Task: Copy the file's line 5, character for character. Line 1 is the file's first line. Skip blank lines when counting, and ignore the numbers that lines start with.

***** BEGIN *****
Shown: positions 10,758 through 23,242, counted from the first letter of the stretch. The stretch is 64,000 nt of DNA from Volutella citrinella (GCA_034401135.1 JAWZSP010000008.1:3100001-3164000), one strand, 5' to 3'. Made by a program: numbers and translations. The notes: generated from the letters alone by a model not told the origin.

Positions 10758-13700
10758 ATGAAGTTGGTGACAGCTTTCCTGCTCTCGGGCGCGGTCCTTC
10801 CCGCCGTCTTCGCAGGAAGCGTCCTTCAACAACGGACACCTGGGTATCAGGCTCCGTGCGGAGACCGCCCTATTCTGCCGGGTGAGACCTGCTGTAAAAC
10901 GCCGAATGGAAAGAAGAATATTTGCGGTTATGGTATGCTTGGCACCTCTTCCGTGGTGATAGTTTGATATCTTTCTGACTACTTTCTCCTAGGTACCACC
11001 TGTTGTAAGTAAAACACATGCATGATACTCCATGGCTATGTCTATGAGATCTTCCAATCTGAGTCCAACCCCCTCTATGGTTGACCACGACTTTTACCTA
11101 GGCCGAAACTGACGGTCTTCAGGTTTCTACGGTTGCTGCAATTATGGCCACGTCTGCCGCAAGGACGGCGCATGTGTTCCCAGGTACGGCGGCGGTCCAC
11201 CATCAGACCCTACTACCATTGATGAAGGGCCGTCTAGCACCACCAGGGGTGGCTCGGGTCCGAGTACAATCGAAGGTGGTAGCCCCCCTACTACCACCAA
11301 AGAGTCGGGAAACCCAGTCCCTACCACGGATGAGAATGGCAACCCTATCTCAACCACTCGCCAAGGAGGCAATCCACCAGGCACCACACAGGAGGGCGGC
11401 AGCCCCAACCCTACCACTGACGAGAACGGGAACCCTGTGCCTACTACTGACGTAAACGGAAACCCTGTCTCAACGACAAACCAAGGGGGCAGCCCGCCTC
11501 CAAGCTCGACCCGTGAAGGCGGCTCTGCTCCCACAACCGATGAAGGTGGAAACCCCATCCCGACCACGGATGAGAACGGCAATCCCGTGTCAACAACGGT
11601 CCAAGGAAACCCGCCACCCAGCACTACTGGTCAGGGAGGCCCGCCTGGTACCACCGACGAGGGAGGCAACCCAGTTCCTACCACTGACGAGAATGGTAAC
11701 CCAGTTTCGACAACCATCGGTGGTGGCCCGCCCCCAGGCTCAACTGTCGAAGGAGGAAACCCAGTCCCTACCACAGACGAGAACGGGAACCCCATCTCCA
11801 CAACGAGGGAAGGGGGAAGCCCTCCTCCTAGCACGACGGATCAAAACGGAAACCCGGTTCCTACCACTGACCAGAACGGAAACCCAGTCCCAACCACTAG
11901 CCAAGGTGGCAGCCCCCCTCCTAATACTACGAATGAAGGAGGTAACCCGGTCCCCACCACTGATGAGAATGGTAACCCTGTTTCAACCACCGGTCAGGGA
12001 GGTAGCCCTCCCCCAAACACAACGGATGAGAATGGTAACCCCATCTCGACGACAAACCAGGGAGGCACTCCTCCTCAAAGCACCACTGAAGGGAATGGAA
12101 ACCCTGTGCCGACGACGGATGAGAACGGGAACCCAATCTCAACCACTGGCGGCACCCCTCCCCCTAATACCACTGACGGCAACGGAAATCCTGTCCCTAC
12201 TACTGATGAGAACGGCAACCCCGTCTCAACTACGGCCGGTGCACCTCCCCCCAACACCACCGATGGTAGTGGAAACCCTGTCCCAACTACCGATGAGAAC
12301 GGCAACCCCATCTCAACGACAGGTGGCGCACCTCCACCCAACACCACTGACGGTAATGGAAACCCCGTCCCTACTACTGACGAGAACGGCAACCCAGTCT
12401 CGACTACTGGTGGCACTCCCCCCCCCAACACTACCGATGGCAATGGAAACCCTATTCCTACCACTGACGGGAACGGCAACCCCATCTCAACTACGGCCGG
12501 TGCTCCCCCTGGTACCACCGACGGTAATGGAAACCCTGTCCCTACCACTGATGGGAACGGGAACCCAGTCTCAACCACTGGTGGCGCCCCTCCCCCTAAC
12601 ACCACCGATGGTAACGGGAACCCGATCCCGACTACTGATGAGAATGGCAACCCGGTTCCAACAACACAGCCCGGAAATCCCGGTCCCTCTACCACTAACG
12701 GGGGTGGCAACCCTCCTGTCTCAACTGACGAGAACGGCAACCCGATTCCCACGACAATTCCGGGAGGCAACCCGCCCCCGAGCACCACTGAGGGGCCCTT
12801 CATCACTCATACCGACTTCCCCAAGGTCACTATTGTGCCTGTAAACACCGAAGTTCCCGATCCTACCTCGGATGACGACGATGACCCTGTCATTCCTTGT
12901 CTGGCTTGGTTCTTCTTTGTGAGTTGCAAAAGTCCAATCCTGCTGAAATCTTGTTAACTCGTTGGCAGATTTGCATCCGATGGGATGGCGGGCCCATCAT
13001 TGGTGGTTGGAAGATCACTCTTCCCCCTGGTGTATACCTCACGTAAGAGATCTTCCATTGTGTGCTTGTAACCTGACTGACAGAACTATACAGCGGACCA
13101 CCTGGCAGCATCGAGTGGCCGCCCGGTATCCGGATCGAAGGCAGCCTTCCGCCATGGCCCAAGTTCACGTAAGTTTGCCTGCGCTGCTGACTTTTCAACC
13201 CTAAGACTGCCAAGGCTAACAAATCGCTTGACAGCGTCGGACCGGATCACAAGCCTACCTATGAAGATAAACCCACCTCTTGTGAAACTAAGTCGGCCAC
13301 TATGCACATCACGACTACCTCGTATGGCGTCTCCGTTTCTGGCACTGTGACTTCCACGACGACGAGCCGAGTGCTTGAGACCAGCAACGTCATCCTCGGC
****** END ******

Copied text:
10901 GCCGAATGGAAAGAAGAATATTTGCGGTTATGGTATGCTTGGCACCTCTTCCGTGGTGATAGTTTGATATCTTTCTGACTACTTTCTCCTAGGTACCACC